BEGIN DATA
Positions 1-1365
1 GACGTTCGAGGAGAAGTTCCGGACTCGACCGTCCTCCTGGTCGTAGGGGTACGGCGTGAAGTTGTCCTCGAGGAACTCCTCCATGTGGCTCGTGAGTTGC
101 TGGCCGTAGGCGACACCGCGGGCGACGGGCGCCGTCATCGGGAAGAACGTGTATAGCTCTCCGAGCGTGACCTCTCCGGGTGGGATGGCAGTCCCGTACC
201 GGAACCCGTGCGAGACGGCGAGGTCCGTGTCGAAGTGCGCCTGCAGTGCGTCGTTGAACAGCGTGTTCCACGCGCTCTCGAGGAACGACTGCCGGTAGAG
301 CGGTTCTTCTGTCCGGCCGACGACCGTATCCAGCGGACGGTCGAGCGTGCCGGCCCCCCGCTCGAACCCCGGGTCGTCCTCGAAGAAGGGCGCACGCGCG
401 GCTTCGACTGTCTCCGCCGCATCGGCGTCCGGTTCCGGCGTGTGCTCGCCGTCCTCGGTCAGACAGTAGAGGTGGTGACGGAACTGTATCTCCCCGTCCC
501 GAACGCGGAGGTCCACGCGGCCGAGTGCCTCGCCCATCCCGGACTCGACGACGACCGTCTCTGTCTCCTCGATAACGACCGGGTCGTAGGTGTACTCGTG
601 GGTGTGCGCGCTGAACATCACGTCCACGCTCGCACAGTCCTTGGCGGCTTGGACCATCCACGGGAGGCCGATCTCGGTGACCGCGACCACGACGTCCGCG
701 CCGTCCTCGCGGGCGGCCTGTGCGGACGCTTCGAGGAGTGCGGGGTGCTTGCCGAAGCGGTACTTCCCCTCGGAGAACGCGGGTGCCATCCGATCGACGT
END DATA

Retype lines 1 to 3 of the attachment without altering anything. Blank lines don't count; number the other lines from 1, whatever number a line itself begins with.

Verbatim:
Positions 1-1365
1 GACGTTCGAGGAGAAGTTCCGGACTCGACCGTCCTCCTGGTCGTAGGGGTACGGCGTGAAGTTGTCCTCGAGGAACTCCTCCATGTGGCTCGTGAGTTGC
101 TGGCCGTAGGCGACACCGCGGGCGACGGGCGCCGTCATCGGGAAGAACGTGTATAGCTCTCCGAGCGTGACCTCTCCGGGTGGGATGGCAGTCCCGTACC